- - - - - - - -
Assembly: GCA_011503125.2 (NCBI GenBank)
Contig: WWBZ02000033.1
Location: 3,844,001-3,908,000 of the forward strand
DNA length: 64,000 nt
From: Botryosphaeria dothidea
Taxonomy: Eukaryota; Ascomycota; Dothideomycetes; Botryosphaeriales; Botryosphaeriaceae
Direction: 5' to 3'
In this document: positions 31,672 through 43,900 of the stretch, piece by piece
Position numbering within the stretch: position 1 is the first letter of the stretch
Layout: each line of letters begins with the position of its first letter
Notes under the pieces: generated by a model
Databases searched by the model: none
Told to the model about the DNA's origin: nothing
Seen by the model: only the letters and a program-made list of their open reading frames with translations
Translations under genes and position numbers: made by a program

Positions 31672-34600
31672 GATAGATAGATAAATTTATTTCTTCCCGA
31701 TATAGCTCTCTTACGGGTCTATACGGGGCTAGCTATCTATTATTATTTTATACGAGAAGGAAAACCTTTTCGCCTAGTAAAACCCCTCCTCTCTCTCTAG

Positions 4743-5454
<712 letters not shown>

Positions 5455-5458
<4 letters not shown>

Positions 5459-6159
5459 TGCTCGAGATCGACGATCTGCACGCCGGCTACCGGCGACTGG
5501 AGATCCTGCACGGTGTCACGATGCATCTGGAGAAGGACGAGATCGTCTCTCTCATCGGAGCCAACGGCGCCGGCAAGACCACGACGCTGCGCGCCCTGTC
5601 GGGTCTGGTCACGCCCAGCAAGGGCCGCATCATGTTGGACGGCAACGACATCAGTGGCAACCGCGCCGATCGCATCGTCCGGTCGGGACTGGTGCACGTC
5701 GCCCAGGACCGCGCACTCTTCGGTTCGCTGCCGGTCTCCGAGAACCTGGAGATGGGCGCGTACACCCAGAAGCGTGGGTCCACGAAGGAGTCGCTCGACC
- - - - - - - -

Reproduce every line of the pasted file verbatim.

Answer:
Assembly: GCA_011503125.2 (NCBI GenBank)
Contig: WWBZ02000033.1
Location: 3,844,001-3,908,000 of the forward strand
DNA length: 64,000 nt
From: Botryosphaeria dothidea
Taxonomy: Eukaryota; Ascomycota; Dothideomycetes; Botryosphaeriales; Botryosphaeriaceae
Direction: 5' to 3'
In this document: positions 31,672 through 43,900 of the stretch, piece by piece
Position numbering within the stretch: position 1 is the first letter of the stretch
Layout: each line of letters begins with the position of its first letter
Notes under the pieces: generated by a model
Databases searched by the model: none
Told to the model about the DNA's origin: nothing
Seen by the model: only the letters and a program-made list of their open reading frames with translations
Translations under genes and position numbers: made by a program

Positions 31672-34600
31672 GATAGATAGATAAATTTATTTCTTCCCGA
31701 TATAGCTCTCTTACGGGTCTATACGGGGCTAGCTATCTATTATTATTTTATACGAGAAGGAAAACCTTTTCGCCTAGTAAAACCCCTCCTCTCTCTCTAG

Positions 4743-5454
<712 letters not shown>

Positions 5455-5458
<4 letters not shown>

Positions 5459-6159
5459 TGCTCGAGATCGACGATCTGCACGCCGGCTACCGGCGACTGG
5501 AGATCCTGCACGGTGTCACGATGCATCTGGAGAAGGACGAGATCGTCTCTCTCATCGGAGCCAACGGCGCCGGCAAGACCACGACGCTGCGCGCCCTGTC
5601 GGGTCTGGTCACGCCCAGCAAGGGCCGCATCATGTTGGACGGCAACGACATCAGTGGCAACCGCGCCGATCGCATCGTCCGGTCGGGACTGGTGCACGTC
5701 GCCCAGGACCGCGCACTCTTCGGTTCGCTGCCGGTCTCCGAGAACCTGGAGATGGGCGCGTACACCCAGAAGCGTGGGTCCACGAAGGAGTCGCTCGACC